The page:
Undergraduate Academic Affairs
October 1, 2012
Dear Friends and Colleagues,
What do students from Mossy Rock, Washington have in common with students from Beijing, China? What does a student from White Fish, Montana, share with a student from Redondo Beach, California? Or the students from Alabama and Seattle—what do they share in common with the student from Uganda or Vietnam? What they share is that they are all entering the University of Washington as part of the 2012 incoming class. As part of the UW experience they will have opportunities to learn together, serve together, lead together, and simply talk to one another.
There are many ways of being a UW student, and many ways of getting to the UW. A central aim of Undergraduate Academic Affairs is to orient University of Washington undergraduates, to engage them deeply in the University, to create a rich and multi-layered learning environment, and to connect students to campus and our community, and our world. We take seriously our role as steward of our undergraduates’ growth as learners, researchers, leaders, and members of our community.
In Undergraduate Academic Affairs, we offer a myriad of programs to support our students’ academic experiences. We connect students to each other and the University through our First Year Programs and UAA Advising. We help a diverse range of students achieve their full academic potential through our Academic Support Programs and University Honors Program, among many others. Programs like the Carlson Leadership & Public Service Center and Undergraduate Research Program help our students explore opportunities for learning outside of the classroom, while the Center for Teaching and Learning and Classroom Support Services help spur innovation inside the classroom. These are but a few of our many successful programs; I encourage you explore the entire list.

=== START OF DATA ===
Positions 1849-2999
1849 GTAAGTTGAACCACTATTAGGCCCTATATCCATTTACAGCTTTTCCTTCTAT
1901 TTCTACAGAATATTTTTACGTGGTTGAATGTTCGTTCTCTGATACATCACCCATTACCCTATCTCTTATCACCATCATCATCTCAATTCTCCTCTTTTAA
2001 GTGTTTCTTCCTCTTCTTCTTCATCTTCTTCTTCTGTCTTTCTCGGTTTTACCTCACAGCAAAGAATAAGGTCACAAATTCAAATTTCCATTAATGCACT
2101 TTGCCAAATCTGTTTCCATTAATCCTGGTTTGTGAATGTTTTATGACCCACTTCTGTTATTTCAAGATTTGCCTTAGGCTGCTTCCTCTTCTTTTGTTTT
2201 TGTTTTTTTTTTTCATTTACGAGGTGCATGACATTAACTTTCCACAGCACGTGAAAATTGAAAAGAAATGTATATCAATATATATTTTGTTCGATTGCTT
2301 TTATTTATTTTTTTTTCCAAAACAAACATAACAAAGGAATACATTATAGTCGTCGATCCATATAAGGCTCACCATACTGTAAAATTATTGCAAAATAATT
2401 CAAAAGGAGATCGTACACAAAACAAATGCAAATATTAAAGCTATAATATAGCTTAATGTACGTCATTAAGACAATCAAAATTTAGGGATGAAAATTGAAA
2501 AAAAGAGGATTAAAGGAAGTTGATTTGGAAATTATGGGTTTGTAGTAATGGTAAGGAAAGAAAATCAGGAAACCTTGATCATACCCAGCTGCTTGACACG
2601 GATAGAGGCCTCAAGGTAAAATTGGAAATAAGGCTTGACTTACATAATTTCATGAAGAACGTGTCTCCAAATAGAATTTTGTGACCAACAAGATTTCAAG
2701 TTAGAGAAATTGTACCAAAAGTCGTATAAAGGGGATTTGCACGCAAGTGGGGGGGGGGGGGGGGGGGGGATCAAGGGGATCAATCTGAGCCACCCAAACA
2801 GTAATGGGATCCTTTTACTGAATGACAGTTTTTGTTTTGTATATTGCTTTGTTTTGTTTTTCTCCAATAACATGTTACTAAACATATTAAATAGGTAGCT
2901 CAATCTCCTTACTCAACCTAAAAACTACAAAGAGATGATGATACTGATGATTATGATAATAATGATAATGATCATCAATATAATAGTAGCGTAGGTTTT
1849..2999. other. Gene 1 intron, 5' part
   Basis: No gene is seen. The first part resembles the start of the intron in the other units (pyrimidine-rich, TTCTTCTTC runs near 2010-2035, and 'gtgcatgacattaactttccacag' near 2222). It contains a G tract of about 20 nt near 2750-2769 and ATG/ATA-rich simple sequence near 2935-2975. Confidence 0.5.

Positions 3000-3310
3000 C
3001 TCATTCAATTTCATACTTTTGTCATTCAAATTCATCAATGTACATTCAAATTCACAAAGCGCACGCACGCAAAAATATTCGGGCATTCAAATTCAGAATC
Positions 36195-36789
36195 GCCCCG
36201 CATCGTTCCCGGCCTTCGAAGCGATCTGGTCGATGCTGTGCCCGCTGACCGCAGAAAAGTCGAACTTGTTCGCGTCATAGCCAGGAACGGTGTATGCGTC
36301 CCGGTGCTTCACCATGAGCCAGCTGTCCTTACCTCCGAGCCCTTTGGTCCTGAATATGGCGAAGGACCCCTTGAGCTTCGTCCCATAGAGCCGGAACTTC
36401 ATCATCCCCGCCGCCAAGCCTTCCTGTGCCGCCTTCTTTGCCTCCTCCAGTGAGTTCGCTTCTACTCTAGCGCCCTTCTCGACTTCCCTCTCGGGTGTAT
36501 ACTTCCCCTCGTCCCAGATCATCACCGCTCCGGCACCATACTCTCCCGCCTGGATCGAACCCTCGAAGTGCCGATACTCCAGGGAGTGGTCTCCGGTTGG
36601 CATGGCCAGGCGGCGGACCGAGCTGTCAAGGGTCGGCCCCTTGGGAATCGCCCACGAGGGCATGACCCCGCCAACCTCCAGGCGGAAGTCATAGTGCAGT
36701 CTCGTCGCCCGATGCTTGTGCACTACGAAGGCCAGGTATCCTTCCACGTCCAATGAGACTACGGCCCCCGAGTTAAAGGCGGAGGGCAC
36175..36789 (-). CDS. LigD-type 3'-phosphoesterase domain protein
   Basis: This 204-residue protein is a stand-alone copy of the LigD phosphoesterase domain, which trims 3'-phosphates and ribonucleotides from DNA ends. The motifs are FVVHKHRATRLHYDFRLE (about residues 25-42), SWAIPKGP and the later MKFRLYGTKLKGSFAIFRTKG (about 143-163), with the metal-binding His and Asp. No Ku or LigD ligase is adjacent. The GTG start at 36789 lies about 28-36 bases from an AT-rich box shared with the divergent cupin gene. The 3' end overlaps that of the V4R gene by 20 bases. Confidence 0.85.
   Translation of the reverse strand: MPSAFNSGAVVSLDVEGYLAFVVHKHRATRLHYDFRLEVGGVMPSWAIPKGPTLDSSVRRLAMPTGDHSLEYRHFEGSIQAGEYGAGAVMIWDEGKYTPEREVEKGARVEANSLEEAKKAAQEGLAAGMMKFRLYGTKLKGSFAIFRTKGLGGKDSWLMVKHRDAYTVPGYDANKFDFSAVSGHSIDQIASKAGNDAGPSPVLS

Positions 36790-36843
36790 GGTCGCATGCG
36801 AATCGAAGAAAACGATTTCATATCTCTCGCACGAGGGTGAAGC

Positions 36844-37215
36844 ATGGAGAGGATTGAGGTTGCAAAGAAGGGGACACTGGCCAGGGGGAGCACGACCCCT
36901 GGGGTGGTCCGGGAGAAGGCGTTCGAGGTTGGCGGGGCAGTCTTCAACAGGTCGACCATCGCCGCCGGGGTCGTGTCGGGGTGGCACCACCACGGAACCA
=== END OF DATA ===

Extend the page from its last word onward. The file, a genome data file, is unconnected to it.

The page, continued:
A University of Washington undergraduate education is all about innovation and discovery—this is what makes us distinct. One new program we are launching in 2012 is a new set of freshman seminars taught by some of our most distinguished teachers. Students will take courses ranging from “What Is Philosophy?,” “Diversity Issues in Science,” and “How to Write a Novel in Only 30 Years,” to “Citizen Scientists: How Can Novices Aid Researchers & Save Lives?” and “Using Chemical Markers to Track Pathways of Environmental Contamination.” These seminars will introduce students to the excitement of ideas and the richness of discovery and inquiry at UW.
This is an exciting time in both UW’s history and that of undergraduate education itself across North America. We are taking a new look at what constitutes basic knowledge and advanced research, and we are dedicated to increasing the opportunities for students to gain both wide-angled and narrowly-focused perspectives in a variety of fields. Innovations in personal and classroom technology certainly play an important—but by no means the only—role in enabling undergraduates to exercise greater personal choices and learn within and across disciplines, extend their creative and intellectual interests, engage in research, maximize their potential, and develop a global frame of mind.
Vice Provost & Dean